Listen, I get it… You don’t have all day to stir a sauce. Marinara sauce – Are you kidding me!?! Dinner has to be on the table in the next 55 minutes or mutiny will ensue! People are hungry, woman!

Ok, its fine… I get it. Really… You want to use the stuff that comes out of a jar. That’s fine too. No judgments here. It’s much simpler anyway, right? You open a jar, dump it on your pasta, or dip your mozzarella sticks and be done with it.

Again, I get it. I’m still that person; to an extent.  I started reading labels. I guess you can say a change came over me. I’ve become very conscious of what I put on my dinner table. That in no way means you should obsessively read food labels, frantically tossing anything with a sodium content of 400 mg or higher, or ingredients you can’t pronounce.

No, not at all.

That’s just my attack of the crazies…

Moving on…

However…

Wouldn’t you benefit from a nice tangy tomato sauce that only takes about 25 minutes to make? See, I failed to mention this is a Quick marinara sauce. I also failed to mention, even though the recipe does say two teaspoons of salt you control the salt that goes into this sauce?

You have complete control!

Really -You!

Are you excited? You darn well should be – I just gave you all sorts of power!

I made this sauce for a chicken pizza roll (recipe and story next post), but you can use it for whatever strikes your mood.

And…

You can freeze this sauce, forget about it and use it when… Well, I don’t know when. That’s totally up to you.

What does quick mean, actually? Well… Quick means we’re going to take a couple of short cuts. We’re going to use canned tomatoes.

*Gasp!*

Wait… Before you scratch your head, read this post over, wondering if I’m totally crazy suggesting something canned, hear me out. We’re living in times where people are becoming much more mindful of what they put in their bodies. Trust me, food distributors are taking a listen. Nowadays we have many low-sodium or no-sodium options. Isn’t that great? So yes, you can use canned or bottled items; just make sure you go for low sodium, and preferably organic varieties if you can find them. Sometimes that won’t always be the case, but do the best you can. I’m not perfect either. Just take a look at my taco recipe.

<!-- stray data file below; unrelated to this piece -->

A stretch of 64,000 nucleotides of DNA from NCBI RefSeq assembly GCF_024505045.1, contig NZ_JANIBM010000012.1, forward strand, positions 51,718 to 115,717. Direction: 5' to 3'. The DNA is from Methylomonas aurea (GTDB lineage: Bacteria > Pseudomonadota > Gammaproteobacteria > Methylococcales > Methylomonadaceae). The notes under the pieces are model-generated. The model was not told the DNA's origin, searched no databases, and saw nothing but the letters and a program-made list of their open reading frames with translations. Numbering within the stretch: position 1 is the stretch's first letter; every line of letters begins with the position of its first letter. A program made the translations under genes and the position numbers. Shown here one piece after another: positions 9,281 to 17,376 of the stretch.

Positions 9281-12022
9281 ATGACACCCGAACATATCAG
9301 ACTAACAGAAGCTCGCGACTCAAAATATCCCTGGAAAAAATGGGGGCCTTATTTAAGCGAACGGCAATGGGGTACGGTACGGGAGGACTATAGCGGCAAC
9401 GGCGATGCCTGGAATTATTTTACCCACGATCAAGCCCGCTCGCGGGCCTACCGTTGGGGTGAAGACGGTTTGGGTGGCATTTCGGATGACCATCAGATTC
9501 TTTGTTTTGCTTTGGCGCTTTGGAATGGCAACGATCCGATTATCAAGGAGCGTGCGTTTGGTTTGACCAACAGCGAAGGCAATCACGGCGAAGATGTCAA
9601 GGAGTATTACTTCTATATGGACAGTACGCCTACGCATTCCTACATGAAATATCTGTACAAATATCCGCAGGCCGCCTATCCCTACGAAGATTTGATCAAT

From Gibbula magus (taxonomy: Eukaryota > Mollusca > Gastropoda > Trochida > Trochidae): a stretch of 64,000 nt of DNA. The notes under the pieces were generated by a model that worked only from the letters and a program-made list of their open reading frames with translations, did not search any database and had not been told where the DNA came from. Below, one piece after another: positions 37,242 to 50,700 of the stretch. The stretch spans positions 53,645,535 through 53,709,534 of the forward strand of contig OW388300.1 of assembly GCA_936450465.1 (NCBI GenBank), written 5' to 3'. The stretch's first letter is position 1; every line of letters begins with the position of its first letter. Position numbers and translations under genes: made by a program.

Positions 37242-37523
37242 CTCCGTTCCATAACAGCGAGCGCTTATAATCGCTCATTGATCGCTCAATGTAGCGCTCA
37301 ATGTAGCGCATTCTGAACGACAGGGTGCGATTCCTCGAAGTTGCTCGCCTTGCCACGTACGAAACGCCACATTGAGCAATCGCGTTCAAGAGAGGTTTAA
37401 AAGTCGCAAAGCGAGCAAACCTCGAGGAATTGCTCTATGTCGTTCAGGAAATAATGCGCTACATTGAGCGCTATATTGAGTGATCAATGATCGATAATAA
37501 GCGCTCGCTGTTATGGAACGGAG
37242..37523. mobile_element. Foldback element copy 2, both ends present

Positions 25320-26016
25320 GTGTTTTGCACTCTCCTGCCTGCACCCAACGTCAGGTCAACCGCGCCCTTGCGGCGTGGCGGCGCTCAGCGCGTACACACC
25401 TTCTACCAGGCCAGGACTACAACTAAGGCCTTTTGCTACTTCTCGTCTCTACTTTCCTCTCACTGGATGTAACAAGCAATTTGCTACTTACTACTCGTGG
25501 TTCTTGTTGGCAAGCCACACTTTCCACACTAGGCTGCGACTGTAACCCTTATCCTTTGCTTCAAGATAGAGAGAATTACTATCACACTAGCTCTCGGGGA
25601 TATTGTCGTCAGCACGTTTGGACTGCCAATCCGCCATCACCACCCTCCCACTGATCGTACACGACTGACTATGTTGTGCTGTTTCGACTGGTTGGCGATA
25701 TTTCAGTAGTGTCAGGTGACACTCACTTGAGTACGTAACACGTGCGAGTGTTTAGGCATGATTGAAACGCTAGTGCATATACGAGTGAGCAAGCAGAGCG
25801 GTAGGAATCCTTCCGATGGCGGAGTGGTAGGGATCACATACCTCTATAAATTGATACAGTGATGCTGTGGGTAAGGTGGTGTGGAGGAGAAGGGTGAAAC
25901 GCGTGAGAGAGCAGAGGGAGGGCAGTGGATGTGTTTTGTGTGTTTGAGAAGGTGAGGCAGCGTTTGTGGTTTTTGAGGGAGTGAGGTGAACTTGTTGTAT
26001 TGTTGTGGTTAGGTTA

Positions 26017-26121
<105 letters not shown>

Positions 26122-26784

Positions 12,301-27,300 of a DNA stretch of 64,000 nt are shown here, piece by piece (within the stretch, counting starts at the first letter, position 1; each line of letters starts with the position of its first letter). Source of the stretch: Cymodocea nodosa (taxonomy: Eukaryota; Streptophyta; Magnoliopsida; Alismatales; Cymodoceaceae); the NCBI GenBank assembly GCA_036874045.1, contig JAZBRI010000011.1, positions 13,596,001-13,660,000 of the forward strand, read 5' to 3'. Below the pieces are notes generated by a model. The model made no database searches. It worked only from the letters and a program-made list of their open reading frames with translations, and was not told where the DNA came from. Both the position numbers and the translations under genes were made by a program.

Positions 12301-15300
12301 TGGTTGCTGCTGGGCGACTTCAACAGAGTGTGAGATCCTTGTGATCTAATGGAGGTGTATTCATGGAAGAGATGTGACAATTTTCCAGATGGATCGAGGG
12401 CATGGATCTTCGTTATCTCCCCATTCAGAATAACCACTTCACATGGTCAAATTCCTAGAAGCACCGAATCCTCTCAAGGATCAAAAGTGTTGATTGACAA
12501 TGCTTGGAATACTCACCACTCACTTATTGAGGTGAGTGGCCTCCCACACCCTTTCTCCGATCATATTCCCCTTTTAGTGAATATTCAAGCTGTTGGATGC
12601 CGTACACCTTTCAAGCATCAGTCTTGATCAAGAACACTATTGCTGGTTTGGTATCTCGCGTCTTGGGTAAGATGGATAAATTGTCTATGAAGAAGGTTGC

If you would like to use fresh plum tomatoes, go for it. However, this sauce will take much longer to cook.

I used these Cento canned tomatoes because the sodium content is 130mg per serving; amazing in comparison to others at 500mg per serving.

Thyme and basil.

I used half a Vidalia onion. Vidalia onions are sweet and mild in comparison to regular onions; something to do with the lack of sulfur in the soil. I love to dice Vidalia’s. They don’t make me cry.

Can’t forget the garlic!

Sauté onions and garlic over medium high heat until the onions are translucent, about 5 minutes.  Add the tomatoes with the reserved juice, thyme sprigs and basil. Bring it to a boil.

Reduce the heat to low and simmer, covered for 15 minutes. Uncover the pan and simmer for another 10 minutes until thickened.

Puree with your handy immersion blender. A regular blender is good, too. Don’t have an immersion hand blender? Please get one. Pretty please? It’s an “I-don’t-have-to-wash-a-lot-of-dishes” must have. That’s unless you like washing dishes. I don’t. Not even a little bit.

And you’re done! You have this wonderfully tangy, mildly sweet marinara sauce with very little effort.  A sauce that’s so delicious you’ll want to dip everything into.  An easy sauce that’s almost as easy as opening up a jar…

Almost…

Love,

Me….

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Quick Marinara Sauce Adapted from: The Food Network

Ingredients:

  • 1/4 cup extra-virgin olive oil
  • 1/2 large sized Vidalia onion, diced
  • 5-6 cloves garlic, sliced
  • 3 (28-ounce) cans whole, peeled, tomatoes, roughly chopped. Reserve half of the tomato juice
  • 4 sprigs fresh thyme
  • 1 small bunch fresh basil, leaves chopped
  • 2 teaspoons salt, or salt to taste
  • ground black pepper
  • Instructions:

  • Heat the oil in a medium saucepan over medium-high heat. Sauté onions and garlic over medium high heat until the onions are translucent, about 5 minutes.
  • Add the tomatoes, reserved juice, thyme sprigs, basil and bring to a boil. Reduce heat to low and simmer, covered for about 15 minutes. Uncover the pan and simmer uncovered for another 10 minutes or until thickened.
  • Remove and discard the thyme sprigs. Stir in the salt and season with pepper, to taste.
  • Puree in blender or with an immersion hand blender. Serve or store in an airtight container for up to two days in the refrigerator, or 2 months in the freezer.
  • Yield: 6 cups

    Cooking time (duration):  30

    My rating: 5 stars:  ★★★★★ 1 review(s)

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